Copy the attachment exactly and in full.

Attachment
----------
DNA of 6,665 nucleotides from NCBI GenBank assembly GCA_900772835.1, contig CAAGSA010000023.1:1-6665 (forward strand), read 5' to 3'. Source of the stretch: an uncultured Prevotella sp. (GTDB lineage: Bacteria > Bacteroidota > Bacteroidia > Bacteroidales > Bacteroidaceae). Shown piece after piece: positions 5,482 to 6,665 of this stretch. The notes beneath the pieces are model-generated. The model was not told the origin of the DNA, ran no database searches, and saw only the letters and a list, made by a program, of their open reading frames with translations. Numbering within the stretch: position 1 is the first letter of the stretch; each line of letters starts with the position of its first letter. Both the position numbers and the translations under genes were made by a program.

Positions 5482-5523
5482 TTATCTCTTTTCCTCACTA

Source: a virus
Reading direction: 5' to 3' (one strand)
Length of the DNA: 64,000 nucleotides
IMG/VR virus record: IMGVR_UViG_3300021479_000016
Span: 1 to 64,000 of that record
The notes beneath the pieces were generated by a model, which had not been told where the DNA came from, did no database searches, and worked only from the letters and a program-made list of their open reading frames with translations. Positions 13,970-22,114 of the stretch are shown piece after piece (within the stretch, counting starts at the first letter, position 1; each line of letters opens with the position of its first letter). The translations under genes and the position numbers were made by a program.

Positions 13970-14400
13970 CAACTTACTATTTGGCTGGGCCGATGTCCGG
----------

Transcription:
DNA of 6,665 nucleotides from NCBI GenBank assembly GCA_900772835.1, contig CAAGSA010000023.1:1-6665 (forward strand), read 5' to 3'. Source of the stretch: an uncultured Prevotella sp. (GTDB lineage: Bacteria > Bacteroidota > Bacteroidia > Bacteroidales > Bacteroidaceae). Shown piece after piece: positions 5,482 to 6,665 of this stretch. The notes beneath the pieces are model-generated. The model was not told the origin of the DNA, ran no database searches, and saw only the letters and a list, made by a program, of their open reading frames with translations. Numbering within the stretch: position 1 is the first letter of the stretch; each line of letters starts with the position of its first letter. Both the position numbers and the translations under genes were made by a program.

Positions 5482-5523
5482 TTATCTCTTTTCCTCACTA

Source: a virus
Reading direction: 5' to 3' (one strand)
Length of the DNA: 64,000 nucleotides
IMG/VR virus record: IMGVR_UViG_3300021479_000016
Span: 1 to 64,000 of that record
The notes beneath the pieces were generated by a model, which had not been told where the DNA came from, did no database searches, and worked only from the letters and a program-made list of their open reading frames with translations. Positions 13,970-22,114 of the stretch are shown piece after piece (within the stretch, counting starts at the first letter, position 1; each line of letters opens with the position of its first letter). The translations under genes and the position numbers were made by a program.

Positions 13970-14400
13970 CAACTTACTATTTGGCTGGGCCGATGTCCGG